Maui Each island has a different feel, Maui feels more relaxed than Oahu and is such a diverse island. From sandy dusty hills on one side to lush rainforests and waterfalls on the other, all being towered over by the old Haleakala volcanic crater standing at 3080m above sea level. The surfing highlight for us on Maui was a 3 hour session at Honolua Bay. Seeing the waves wrap around the point with the

H.o.m.e

of Surfing


Photos: Courtesy of Gen Conquest.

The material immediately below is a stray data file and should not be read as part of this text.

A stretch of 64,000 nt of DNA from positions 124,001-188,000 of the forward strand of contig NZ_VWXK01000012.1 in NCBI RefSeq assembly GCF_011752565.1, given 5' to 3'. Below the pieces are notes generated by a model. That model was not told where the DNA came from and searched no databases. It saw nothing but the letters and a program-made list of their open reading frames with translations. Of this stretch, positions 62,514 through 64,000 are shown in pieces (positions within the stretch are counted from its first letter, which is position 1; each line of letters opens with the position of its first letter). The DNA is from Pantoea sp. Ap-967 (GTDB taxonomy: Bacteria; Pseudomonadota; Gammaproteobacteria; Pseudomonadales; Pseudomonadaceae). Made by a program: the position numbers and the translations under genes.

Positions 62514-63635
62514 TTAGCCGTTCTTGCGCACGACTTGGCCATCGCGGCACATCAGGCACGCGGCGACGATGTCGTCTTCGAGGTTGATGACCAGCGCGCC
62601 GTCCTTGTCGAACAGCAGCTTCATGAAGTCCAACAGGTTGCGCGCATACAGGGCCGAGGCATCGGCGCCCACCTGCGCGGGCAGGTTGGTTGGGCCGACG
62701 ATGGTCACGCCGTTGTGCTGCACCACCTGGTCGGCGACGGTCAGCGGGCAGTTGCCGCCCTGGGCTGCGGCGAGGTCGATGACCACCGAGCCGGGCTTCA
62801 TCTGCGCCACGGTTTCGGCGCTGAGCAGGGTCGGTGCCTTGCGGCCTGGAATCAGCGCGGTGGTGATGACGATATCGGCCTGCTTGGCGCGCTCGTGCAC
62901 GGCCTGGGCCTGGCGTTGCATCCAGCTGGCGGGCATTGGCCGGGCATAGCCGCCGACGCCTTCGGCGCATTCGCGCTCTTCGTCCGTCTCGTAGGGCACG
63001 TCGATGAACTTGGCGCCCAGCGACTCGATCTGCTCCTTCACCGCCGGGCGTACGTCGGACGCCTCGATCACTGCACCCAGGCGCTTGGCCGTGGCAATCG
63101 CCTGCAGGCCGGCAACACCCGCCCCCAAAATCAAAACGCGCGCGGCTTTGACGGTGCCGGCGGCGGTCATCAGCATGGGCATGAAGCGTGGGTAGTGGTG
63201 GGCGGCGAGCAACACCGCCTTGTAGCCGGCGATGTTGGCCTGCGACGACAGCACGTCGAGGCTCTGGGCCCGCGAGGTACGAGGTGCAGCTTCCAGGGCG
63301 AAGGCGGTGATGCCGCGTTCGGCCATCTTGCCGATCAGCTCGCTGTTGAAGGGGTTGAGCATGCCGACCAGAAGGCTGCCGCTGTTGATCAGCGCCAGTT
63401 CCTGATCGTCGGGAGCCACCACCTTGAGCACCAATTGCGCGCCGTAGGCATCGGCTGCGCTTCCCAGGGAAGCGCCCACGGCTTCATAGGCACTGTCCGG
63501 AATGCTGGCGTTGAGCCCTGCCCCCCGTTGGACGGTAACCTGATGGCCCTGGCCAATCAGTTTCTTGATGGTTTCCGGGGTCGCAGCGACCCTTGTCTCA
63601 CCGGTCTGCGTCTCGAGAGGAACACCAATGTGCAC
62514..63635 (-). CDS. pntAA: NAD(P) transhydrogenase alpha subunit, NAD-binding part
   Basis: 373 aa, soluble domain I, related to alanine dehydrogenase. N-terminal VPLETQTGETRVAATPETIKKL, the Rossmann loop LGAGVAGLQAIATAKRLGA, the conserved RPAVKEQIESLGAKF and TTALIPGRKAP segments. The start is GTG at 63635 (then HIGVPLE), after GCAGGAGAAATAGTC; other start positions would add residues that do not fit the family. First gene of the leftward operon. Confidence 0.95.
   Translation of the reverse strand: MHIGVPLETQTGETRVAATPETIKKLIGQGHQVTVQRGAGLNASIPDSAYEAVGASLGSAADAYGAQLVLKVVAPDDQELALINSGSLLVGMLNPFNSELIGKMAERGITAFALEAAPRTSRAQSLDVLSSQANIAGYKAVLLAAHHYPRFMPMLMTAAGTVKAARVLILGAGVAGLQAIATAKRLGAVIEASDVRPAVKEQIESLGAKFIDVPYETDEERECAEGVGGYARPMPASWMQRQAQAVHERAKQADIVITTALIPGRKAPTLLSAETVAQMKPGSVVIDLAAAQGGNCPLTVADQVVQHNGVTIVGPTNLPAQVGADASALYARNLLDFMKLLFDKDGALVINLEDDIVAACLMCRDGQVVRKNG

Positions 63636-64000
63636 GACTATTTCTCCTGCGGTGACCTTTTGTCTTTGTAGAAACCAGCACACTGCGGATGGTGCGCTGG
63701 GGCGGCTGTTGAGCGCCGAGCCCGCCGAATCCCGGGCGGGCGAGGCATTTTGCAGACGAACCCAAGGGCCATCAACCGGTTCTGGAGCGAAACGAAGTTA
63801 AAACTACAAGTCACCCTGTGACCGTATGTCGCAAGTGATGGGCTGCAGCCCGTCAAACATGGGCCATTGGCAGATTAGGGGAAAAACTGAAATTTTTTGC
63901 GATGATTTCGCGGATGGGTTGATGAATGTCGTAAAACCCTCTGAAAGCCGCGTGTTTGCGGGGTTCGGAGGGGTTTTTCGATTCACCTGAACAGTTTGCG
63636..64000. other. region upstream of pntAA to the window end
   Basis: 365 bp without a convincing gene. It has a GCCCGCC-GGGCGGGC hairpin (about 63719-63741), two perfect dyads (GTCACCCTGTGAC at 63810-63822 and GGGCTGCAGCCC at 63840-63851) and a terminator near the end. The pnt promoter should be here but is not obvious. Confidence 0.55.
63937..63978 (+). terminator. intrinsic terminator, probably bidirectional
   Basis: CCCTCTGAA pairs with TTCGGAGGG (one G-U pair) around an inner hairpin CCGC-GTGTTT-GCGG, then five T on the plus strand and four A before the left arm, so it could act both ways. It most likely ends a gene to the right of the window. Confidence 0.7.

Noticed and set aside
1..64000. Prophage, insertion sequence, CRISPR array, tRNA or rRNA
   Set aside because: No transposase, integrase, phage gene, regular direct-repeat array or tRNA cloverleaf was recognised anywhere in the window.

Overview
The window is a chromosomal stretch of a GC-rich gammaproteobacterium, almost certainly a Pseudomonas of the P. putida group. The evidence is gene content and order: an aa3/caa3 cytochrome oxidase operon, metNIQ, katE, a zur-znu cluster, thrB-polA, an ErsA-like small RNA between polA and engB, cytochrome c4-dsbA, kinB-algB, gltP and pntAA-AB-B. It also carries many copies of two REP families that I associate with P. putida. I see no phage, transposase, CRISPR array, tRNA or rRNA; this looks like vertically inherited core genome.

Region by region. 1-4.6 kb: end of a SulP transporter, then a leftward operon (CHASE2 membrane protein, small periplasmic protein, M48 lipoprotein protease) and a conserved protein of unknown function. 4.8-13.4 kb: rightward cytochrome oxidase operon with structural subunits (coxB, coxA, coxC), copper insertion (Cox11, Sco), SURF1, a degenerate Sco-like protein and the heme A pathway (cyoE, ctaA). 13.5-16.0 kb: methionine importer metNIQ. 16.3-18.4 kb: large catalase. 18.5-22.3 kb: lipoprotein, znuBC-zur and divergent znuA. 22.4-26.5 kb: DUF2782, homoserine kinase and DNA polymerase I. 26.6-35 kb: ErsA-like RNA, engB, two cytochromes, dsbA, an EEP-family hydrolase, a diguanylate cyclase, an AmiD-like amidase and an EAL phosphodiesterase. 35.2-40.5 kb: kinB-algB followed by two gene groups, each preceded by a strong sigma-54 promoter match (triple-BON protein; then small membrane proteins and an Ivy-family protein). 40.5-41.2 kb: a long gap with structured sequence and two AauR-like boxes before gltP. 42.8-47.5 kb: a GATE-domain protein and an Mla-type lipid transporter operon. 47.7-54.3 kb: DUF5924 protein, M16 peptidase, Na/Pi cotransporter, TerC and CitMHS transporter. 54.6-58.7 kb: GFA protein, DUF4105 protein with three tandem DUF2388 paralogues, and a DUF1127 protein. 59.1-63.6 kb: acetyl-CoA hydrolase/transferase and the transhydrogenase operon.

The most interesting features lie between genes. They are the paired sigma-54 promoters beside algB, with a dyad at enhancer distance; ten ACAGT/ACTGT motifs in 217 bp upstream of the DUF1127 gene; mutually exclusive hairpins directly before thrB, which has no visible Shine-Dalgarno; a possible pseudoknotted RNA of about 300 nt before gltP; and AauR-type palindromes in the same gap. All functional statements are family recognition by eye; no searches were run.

reef visible below was magical. The surf wasn’t big by Hawaiin standards but that also meant it was quiet, we shared the lineup with a few old locals. My only regret was not taking one of the bombs and attempting to get barrelled but when you’re taking off in front of the rocky cliff it’s pretty daunting, instead I settled for some insiders that peeled right along until the water was only ankle deep on the reef, sharing the waves with the giant sea turtles. Maui also hosts many surf spots and depending on the time of year you get waves all around the island. The surf town of Paia is a great place to visit and hosts gift shops, yoga studios, organic food and great coffee shops. One of the top surf beaches Hoekipa just a mile out of town, provides some epic right and left peaks.